What is a good golf course? That is a debate that sparks a lot of controversy in golf today.
I see 100 shooters telling pros they have no idea what they are talking about in this debate.
There are several categories, IMO (see the word “dump” in Blog Vocabulary).
1. A course that everyone thinks is a dump.
2. A course that no one thinks is a dump.
3. A course that good players think is a dump and bad players think is good.
4. A course that good players think is good and bad players think is a dump.
5. A course that I think is a dump and everyone else thinks is good.
I have discovered a concept that puts every course into categories 3& 5.
If the course has the word “Canyon” in it’s title, it is always a dump in my experience.
Big Canyon and Shady Canyon are two of the more exclusive and expensive clubs in Orange County, CA.
DUMPS! Both of them. Poorly routed, tricked up greens, non-inviting landing areas, too many places for bad golfers to lose balls, too many unnecessary obstacles for good players to play their game.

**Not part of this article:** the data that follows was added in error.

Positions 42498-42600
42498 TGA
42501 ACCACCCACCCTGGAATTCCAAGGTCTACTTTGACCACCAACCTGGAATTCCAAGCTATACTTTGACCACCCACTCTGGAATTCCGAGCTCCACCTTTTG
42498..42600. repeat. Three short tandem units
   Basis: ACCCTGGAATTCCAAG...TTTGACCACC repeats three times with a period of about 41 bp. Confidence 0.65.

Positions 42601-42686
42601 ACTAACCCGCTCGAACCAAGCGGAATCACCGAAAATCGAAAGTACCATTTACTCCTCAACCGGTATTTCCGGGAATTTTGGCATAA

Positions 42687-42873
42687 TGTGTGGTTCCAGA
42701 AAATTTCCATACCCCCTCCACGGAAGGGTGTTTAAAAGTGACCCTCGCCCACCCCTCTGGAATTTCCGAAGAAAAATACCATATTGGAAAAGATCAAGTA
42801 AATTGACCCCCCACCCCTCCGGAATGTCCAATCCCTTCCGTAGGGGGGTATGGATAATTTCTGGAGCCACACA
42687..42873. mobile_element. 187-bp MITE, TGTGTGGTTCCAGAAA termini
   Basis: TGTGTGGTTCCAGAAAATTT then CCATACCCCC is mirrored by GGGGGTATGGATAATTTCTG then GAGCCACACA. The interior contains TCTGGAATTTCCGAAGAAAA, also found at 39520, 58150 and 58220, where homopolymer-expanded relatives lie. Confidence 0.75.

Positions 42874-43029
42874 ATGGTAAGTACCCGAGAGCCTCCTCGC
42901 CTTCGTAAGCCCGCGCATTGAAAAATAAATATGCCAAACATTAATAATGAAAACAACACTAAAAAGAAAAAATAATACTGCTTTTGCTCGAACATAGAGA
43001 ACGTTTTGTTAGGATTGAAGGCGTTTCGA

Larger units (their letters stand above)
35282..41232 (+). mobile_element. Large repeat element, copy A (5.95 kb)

In case you think I don’t like these course because I don’t play them well, I broke par the last time I played Big Canyon and I shot well into the 60’s my only trip to Shady.
I don’t like courses that every hole gives you only one choice if you are a good player and no choices if you are a bad player.
Being difficult, unique and pretty doesn’t make a golf course good.
Canyon Crest, Dove Canyon and Steele Canyon. Dump, Dump and Dump. As a matter of fact, Steele Canyon has three 9’s and the “Canyon” 9 is the worst of the lot.
I am told Rustic Canyon is good, but I haven’t played it yet.
Also look for code words that might mean Canyon. Like Creek, Valley, Ranch and Arroyo.
Also, the word Devil in any language in the title of a golf course should also give you a clue. So if you see a course called Diablo Canyon, bring a lot of golf balls.
PS-All of these courses are perfectly fun to play if the object is to just enjoy the day and the scenery. I just don’t want to play Q-school or the US Open there.